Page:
In both nature and society, distribution networks are fundamental, facilitating the exchange of materials, energy and information. As systems evolve, these networks become complex leading to fragile systems at significant risk of failure. Rail networks are a classic example of this, where timetable pressures amplify the effects of mechanical failure, spikes in demand and adverse weather.
The issue of maintaining the integrity of a network is central to all large-scale computer networks operated by the likes of Google, Microsoft, and Alibaba. In tandem with computer scientists, these organisations have created machine learning methods that make these networks resilient to both disturbance and decay. This project will research how these embedded decision making methods can be used to make rail networks resilient.
The project will be a collaboration between the School of Computing and Communication and the Lancaster Environment Centre at Lancaster University, and Digital Rail. It aims to produce a new approach to predict and minimise complex failures within distribution networks (road, rail, air) more generally. As a result, we envisage being able to provide a research environment that is both intellectually challenging and of significant practical relevance, with opportunity to develop meaningful links within the rail sector.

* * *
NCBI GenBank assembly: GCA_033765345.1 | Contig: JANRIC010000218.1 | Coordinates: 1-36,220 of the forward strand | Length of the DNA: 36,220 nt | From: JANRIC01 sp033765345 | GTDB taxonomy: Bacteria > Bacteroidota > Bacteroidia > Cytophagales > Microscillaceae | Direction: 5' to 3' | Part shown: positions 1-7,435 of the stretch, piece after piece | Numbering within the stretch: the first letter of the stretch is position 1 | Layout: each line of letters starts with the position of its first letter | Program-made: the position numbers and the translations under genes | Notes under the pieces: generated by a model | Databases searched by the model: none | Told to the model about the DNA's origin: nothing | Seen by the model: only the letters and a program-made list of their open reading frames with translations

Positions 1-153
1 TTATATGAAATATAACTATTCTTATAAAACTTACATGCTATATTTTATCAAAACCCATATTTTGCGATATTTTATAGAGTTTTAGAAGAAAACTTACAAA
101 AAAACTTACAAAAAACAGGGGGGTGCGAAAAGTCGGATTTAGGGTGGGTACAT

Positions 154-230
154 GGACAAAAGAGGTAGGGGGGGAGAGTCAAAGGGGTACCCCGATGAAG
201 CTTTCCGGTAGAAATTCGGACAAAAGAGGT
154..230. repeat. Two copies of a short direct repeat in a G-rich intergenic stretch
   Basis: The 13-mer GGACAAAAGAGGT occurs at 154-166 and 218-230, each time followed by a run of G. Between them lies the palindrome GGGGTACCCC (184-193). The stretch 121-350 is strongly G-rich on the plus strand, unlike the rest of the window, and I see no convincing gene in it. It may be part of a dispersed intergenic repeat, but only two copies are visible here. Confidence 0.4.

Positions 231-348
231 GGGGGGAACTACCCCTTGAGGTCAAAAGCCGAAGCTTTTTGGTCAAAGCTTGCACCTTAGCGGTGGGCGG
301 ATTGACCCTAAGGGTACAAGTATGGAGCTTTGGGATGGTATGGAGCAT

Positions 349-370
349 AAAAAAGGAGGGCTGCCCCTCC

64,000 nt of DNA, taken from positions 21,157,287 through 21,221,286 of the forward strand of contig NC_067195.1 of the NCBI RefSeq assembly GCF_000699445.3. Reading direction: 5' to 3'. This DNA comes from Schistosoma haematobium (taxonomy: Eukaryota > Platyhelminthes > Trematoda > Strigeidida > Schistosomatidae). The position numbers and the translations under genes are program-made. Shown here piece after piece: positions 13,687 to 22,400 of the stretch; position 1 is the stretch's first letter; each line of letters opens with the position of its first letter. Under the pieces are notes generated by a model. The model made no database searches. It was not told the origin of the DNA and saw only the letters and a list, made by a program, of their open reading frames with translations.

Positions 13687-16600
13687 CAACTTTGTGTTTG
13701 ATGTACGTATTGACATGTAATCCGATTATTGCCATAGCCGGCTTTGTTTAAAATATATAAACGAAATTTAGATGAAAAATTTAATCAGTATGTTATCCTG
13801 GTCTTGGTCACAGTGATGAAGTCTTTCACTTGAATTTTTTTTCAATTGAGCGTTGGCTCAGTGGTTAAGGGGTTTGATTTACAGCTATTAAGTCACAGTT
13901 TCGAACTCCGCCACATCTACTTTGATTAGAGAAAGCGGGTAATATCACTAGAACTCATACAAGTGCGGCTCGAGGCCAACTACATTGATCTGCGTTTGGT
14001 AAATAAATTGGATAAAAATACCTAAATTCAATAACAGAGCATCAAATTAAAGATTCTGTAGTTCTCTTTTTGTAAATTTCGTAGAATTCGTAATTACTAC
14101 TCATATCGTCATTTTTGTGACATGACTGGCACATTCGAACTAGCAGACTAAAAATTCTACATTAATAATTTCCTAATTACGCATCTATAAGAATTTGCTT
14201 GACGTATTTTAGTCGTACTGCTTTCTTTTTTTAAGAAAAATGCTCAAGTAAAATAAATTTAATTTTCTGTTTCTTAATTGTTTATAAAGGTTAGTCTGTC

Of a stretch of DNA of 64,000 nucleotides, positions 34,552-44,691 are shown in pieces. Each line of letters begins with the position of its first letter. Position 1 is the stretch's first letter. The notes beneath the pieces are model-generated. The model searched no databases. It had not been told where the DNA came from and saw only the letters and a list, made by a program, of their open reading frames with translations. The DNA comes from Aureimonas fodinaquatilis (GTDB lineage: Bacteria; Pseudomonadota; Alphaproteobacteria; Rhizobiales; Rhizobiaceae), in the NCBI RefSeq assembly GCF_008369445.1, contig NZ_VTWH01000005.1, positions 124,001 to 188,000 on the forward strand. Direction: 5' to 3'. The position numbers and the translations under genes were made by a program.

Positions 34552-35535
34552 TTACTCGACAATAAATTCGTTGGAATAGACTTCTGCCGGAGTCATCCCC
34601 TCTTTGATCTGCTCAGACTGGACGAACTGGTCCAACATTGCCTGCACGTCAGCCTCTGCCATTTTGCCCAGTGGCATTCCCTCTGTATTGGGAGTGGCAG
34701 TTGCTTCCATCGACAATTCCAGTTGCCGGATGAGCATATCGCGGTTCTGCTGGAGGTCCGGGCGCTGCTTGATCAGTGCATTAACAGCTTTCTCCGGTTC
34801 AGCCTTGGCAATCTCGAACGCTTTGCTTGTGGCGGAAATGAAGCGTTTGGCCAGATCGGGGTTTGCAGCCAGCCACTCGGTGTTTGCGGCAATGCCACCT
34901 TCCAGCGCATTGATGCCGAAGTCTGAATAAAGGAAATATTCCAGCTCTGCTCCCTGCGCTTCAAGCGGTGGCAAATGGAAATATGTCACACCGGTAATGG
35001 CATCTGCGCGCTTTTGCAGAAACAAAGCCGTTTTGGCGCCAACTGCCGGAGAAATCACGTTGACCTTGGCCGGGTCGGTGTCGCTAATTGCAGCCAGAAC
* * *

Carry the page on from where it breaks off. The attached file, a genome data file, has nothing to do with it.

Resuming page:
This PhD studentship covers full UK/EU fees and a stipend of £14,777 p.a., in addition to a training grant of £2500 p.a.
Our ideal candidate would be able to demonstrate they can bring energy and enthusiasm to the project, along with a foundation in the kind of technical and numerical skills that such a project necessarily requires. They will have a minimum of 2:1 in their first degree in a STEM related subject and be able to articulate clearly why research is the appropriate next step in their career.
All enquiries to Dr Andrew Jarvis (email@example.com).